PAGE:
A Sit-down with the Author of Secret Rhode Island: A Guide to the Weird, Wonderful and Obscure

Local author pulls back the veil on the state’s lesser-known history in latest book


North Kingstown resident Robert Curley has been writing about Rhode Island for more than 30 years, including penning articles for this magazine, so he’s a bit of an expert on the topic. His favorite lane is the odd and obscure, and he shares some of the interesting stories collected over the years in his latest book, Secret Rhode Island: A Guide to the Weird, Wonderful and Obscure.

“As you go along, you gather tidbits,” Curley says. “They don’t always fit what you’re working on at the time, so you store them away for later.” With Secret Rhode Island, Curley gives readers a smorgasbord of facts and stories that clarify mysteries and myths, as well as introduce new ones. “This book is a collection of things people often ask me about. They know part of the story, but there’s always more underneath. That twist is what I’m sharing with them. It’s right up my alley.”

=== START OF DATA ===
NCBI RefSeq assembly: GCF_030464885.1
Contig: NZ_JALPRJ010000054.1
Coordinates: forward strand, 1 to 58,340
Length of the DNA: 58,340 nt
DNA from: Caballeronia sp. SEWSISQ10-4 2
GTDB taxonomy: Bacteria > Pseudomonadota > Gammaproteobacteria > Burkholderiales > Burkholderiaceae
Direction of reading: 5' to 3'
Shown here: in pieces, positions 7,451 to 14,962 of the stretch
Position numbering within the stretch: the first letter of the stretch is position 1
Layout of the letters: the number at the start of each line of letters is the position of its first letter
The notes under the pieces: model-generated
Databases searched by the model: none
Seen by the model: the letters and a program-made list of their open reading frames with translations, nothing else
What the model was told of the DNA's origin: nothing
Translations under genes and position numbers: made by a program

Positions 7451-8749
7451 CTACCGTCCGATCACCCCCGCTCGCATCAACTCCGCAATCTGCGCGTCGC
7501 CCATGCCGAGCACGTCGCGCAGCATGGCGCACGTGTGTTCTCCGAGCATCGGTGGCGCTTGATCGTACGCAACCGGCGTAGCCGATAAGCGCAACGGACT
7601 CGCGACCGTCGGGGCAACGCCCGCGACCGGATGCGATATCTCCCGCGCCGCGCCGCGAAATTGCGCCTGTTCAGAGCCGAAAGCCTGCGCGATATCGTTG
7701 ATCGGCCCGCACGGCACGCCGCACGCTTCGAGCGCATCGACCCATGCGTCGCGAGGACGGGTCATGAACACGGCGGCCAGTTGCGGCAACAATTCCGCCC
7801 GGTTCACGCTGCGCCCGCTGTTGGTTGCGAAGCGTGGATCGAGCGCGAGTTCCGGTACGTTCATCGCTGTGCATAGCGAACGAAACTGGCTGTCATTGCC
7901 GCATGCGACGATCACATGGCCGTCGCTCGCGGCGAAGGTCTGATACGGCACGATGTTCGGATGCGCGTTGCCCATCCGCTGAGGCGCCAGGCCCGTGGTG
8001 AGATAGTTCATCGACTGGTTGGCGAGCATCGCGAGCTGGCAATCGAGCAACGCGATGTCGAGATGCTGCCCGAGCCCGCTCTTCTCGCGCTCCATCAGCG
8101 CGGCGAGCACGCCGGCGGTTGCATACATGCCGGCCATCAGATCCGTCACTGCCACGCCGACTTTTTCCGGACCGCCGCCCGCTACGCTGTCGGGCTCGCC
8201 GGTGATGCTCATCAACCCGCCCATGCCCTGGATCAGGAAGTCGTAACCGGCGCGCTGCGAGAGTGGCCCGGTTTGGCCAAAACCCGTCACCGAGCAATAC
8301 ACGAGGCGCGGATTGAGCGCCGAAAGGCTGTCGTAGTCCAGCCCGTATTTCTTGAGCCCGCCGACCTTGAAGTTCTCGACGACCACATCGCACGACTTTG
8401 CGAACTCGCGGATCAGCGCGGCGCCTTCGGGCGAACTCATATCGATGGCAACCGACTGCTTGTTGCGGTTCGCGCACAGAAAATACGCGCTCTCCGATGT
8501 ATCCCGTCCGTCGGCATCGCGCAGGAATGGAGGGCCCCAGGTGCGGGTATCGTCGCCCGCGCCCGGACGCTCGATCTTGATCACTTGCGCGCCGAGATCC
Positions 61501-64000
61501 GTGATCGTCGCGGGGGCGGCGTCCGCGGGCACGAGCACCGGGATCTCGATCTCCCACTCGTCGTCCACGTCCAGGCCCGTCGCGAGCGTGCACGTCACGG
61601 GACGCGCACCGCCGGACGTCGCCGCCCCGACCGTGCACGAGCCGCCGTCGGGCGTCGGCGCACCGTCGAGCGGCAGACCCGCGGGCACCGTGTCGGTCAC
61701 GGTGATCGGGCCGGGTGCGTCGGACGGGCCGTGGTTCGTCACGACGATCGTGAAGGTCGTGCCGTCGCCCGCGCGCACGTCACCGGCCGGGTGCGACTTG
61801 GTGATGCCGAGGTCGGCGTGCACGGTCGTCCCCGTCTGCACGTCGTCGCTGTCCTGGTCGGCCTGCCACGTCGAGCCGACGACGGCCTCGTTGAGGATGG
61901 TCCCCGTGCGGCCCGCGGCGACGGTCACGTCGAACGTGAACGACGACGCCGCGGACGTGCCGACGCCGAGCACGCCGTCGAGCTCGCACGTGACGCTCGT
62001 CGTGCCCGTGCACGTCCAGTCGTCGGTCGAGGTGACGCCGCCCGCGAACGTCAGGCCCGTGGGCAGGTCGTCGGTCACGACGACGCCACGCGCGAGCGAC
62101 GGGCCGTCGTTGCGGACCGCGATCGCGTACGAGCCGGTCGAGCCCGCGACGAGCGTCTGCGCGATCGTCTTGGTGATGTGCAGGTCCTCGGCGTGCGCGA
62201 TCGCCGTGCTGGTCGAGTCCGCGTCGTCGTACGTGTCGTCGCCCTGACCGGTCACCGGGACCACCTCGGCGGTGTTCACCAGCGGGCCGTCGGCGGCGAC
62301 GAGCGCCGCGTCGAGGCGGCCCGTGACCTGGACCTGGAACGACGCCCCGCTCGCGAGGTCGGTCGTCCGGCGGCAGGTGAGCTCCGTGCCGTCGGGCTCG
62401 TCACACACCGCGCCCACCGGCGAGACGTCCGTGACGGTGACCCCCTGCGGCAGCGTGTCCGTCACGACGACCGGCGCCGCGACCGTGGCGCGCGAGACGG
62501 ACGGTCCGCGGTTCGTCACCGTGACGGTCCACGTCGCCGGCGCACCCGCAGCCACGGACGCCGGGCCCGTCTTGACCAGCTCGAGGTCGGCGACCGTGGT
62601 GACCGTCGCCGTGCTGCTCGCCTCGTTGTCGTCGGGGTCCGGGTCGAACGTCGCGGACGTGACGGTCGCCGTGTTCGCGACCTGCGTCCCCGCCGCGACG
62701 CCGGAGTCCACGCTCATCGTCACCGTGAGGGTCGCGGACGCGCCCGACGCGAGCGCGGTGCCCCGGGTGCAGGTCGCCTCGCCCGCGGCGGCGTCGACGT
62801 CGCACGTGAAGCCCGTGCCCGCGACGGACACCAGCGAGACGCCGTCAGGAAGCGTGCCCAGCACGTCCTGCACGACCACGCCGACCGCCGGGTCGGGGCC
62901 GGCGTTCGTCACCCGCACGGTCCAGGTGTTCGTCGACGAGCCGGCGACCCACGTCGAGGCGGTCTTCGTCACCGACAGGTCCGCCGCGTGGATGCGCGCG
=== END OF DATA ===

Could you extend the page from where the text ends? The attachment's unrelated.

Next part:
Curley has written two other books featuring the Ocean State: 100 Things to Do in Rhode Island Before You Die, and Off the Beaten Path Rhode Island, now in its second printing with another edition possibly coming in the near future. A travel writer and recognized expert on the Caribbean Islands, Curley has made countless contributions to tourism magazines and websites and written the guide, 100 Things to Do Before You Die in the Caribbean.

In conversation, Curley is a treasure trove of fascinating legends and lore. He could start every sentence with the phrase, “Did you know…?” and you’d listen in rapt attention for the big reveal at the end. For instance, the first gas-lit street lamp in the United States was installed on Pelham Street in Newport and there’s a plaque to prove it; and during the 19th century, Little Compton was the US poultry capital and is honored with a monument in that town. Did you know that sideburns originated with Ambrose Burnside, a Civil War general from Rhode Island?

“Much of the book comes from me trying to answer questions for myself,” says Curley. “It’s great that I get to share what I find with others.” Curley will be signing books at the International Museum of WWII, Wakefield on January 10.



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